The US Air Mobility Command (AMC) has opened a partnership with Antonov An-124 charter operator Volga-Dnepr, filling a critical need for outsized cargo airlift capability. An-124s, which are larger than the US Air Force’s Lockheed Martin C-5 Galaxy, have been flying chartered missions for AMC since 2003.
The USAF has spent about $800 million so far this year on chartered cargo flights, with $24 million paid to Volga-Dnepr for An-124 services. The latter sum is a substantial increase on last year’s $11 million and is approaching the $29 million spent in 2003. Dale Huegen, AMC’s chief of the contract airlift division, says the An-124 is chartered as a last resort when C-5s or air force Boeing C-17A Globemaster IIIs are unable to operate airlift missions.
Volga-Dnepr has established a US subsidiary in Houston, Texas that has committed An-124s to be available for the USAF in the event of a national emergency. This qualifies Volga-Dnepr to compete for cargo charter tenders issued by the AMC and other federal agencies.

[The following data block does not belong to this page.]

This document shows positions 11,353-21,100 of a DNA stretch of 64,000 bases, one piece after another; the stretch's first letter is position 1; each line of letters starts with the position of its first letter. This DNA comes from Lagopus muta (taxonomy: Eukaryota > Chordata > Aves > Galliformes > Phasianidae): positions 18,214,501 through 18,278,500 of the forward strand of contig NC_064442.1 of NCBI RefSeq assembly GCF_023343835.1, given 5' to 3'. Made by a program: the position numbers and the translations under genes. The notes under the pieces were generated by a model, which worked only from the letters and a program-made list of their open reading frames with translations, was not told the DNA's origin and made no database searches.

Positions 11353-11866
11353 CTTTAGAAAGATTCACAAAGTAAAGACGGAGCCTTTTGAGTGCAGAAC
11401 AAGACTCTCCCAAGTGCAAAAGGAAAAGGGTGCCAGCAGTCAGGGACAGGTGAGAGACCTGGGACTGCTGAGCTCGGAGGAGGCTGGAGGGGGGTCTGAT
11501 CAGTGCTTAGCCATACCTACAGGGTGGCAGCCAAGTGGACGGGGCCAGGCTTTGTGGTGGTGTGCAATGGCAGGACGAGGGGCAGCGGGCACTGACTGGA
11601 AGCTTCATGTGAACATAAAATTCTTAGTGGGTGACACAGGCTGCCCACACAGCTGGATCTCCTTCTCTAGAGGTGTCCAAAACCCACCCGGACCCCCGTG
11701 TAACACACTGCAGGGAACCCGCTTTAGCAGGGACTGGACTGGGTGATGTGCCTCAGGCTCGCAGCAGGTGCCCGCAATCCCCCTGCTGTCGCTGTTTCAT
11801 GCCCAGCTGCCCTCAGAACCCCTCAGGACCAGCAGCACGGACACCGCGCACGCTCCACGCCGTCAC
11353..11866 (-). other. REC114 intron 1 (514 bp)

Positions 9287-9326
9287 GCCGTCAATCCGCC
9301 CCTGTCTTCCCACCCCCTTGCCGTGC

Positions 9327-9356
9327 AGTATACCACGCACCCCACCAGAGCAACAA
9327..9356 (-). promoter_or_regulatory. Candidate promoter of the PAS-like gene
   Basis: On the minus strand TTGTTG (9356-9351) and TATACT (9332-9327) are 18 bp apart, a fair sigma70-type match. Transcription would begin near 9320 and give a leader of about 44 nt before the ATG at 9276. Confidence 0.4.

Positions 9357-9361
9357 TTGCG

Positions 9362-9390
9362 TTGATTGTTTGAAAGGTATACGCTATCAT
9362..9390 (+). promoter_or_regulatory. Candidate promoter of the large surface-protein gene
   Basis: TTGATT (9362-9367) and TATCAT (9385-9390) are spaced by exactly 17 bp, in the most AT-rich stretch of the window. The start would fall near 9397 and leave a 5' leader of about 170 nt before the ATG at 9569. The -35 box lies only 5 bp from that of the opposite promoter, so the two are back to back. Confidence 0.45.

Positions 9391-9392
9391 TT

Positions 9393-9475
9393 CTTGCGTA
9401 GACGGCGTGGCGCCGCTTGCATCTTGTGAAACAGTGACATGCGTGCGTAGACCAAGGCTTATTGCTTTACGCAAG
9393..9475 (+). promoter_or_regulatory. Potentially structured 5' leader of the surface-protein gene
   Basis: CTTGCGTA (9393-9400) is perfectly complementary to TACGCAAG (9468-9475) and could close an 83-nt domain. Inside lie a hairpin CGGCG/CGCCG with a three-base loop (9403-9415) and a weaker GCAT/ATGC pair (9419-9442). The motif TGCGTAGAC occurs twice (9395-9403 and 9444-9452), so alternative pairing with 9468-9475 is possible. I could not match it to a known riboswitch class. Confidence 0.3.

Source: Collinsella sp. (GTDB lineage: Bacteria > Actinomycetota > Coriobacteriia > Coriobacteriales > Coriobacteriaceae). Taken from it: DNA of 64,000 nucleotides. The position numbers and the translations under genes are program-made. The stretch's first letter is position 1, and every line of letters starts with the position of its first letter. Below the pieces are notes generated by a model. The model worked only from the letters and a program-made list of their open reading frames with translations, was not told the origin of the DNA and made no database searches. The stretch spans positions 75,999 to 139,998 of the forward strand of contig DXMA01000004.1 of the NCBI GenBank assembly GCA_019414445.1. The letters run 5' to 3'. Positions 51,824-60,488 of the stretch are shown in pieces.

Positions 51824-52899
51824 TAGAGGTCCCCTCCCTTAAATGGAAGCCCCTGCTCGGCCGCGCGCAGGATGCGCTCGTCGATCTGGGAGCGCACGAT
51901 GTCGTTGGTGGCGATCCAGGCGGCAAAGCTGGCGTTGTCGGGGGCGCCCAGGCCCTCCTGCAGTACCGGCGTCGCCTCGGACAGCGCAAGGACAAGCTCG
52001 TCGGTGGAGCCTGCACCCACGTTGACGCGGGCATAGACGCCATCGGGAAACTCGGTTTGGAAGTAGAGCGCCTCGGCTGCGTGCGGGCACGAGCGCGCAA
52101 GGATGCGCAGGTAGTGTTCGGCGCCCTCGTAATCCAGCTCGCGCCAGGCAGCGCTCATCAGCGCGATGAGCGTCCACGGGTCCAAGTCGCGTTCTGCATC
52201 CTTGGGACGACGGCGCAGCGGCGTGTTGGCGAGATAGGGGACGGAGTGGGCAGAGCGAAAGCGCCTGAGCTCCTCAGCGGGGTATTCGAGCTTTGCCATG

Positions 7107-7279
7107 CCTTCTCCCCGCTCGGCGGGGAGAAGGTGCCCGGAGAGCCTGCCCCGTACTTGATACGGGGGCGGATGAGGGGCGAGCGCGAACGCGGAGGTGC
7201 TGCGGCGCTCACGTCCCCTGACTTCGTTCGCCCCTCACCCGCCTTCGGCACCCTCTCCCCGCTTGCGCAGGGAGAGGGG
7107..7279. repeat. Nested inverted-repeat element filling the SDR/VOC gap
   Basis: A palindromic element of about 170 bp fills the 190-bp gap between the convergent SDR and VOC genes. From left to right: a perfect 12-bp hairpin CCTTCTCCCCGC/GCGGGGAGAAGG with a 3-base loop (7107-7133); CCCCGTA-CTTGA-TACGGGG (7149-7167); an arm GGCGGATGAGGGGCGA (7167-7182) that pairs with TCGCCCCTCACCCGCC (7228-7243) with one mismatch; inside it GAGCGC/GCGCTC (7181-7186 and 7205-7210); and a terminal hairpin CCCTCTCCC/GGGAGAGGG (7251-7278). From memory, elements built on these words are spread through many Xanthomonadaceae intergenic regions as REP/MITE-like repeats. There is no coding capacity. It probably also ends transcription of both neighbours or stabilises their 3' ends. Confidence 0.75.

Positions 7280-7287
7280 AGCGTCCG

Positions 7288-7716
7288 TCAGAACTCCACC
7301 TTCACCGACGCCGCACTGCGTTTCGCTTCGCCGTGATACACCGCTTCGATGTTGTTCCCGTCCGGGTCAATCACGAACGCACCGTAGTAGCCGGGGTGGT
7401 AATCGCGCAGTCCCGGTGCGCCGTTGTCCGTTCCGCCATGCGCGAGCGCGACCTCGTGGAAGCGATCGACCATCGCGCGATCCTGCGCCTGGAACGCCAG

The AMC’s dealings with the Russian charter company have attracted scrutiny from Congress, with the command’s need for the An-124 coming as US military leaders privately evaluate the Mobility Capabilities Study. Congress also is considering a proposal to allow a private company to buy early production C-17s, which could be used for private flights as well as being made available for USAF outsized cargo missions.
STEPHEN TRIMBLE / WASHINGTON DC